Alan Parris: Using Digital Marketing to Build Relationships with the Next Big Home Buyer Generation

Alan Parris is Vice President of Marketing & Growth with Maxwell, Asheville, N.C. He joined Maxwell in 2017. Before that, he spent six years with Red Ventures as Director of Digital Marketing and was Founder/Owner of AP Mortorsports Management.

Alan Parris

Applying my 10 years of marketing experience to the mortgage industry, I’ve found that lenders often make the same mistake: They shy away from the expense and resources necessary to build a strong digital marketing presence. By doing so, they miss out on placing their brand in front of valuable prospects and never get the chance to wow those leads with what they do best—forming rapport that grows into valuable business and referrals.

Today’s customers live online and expect relevant, personalized content and messaging that resonates with their individual wants and needs. According to Cultural Outreach’s NextGen Homebuyer Report, around 90% of the millennial homebuyers surveyed spend time each week on Facebook (with 70% checking into Instagram and YouTube in the same timeframe). The same survey found that millennials widely lack financial confidence or certainty around the lending process, with 20% stating they don’t feel confident in any step of homebuying.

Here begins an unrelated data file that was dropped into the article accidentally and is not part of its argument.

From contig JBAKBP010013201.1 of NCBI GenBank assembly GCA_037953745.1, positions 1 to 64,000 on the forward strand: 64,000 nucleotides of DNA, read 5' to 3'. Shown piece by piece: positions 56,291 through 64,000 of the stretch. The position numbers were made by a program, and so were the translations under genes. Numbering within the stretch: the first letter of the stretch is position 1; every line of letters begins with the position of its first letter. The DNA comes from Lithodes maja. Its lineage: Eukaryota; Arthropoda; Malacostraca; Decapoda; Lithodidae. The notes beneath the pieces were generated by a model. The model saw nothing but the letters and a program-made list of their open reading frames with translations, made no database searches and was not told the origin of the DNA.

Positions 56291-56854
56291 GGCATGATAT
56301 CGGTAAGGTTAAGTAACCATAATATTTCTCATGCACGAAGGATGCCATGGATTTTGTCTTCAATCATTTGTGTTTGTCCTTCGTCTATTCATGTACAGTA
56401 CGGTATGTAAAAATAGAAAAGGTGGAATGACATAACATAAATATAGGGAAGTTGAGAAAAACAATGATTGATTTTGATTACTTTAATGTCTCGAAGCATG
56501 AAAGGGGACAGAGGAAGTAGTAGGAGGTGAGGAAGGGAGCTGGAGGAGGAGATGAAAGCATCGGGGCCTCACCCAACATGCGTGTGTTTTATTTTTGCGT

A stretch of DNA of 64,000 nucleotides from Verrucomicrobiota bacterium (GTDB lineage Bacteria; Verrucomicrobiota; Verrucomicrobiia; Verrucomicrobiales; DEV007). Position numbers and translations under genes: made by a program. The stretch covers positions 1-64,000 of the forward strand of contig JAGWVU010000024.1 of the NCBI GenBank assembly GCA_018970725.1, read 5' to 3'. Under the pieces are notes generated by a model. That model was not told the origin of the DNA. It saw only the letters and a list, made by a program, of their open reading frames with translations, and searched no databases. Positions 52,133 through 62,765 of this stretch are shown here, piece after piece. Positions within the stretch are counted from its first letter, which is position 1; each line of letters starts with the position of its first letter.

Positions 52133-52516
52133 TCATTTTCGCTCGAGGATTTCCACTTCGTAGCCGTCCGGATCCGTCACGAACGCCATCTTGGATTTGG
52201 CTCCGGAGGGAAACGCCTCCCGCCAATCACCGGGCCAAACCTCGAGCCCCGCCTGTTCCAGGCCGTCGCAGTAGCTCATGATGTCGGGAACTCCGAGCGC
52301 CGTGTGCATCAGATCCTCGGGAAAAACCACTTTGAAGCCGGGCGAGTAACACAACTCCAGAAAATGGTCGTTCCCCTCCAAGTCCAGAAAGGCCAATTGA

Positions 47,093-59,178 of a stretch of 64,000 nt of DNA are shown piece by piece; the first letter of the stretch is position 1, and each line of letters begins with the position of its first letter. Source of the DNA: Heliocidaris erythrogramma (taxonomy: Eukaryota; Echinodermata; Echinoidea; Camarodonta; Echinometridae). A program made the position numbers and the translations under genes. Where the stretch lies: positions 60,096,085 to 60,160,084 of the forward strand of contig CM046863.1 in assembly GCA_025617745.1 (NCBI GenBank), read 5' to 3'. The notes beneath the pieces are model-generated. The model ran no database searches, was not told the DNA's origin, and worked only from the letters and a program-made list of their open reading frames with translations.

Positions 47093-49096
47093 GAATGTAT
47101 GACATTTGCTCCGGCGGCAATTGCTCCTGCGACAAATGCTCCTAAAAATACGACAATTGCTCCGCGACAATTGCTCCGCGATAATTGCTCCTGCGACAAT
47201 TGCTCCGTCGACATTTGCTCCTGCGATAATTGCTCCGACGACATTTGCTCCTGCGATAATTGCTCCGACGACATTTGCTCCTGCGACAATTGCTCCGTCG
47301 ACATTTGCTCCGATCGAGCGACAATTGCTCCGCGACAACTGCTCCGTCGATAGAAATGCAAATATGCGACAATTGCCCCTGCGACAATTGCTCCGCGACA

That leaves plenty of opportunity for lenders to connect with this massive cohort by providing value and education. With more than 4 million millennials slated to reach peak home buying age in 2021, ramping up a presence on social platforms and building recognition are vital to filling your team’s pipeline over the next several years. To build trust with the millennial demographic, consider marketing materials that reflect a friendly, approachable persona and multimedia content that educates would-be home buyers on the journey ahead.

To truly personalize your marketing efforts beyond general statistics, though, you’ll need to understand exactly what makes your target borrowers tick. Chances are, your lending team holds a valuable trove of information about the lives of your target audience, including frequent pain points, aspirations, preferred loan products, persuasive messaging, and social networks of choice. The knowledge you hold about your customers is crucial to scaling your lending business efficiently. By using both quantitative and qualitative data about your borrowers, you’ll ensure you put your effort into the correct channels and produce content, ads, and touch points that connect with leads in ways your competitors don’t.

Investing in strong messaging and a digital presence will also help nurture those leads to loyal customers. Take Maxwell, for instance. A reason we’ve been able to grow the customer base using our mortgage point-of-sale software to over 250 lenders is the brand we’ve built online. Instead of simply running digital ads, though, we think from our prospective customers’ point of view. What are these leads interested in learning about the industry? How can our ebooks, podcast episodes, and blog posts become an informative, enjoyable part of their days? Are there ways we can work with others in the industry to boost thought leadership and make meaningful connections?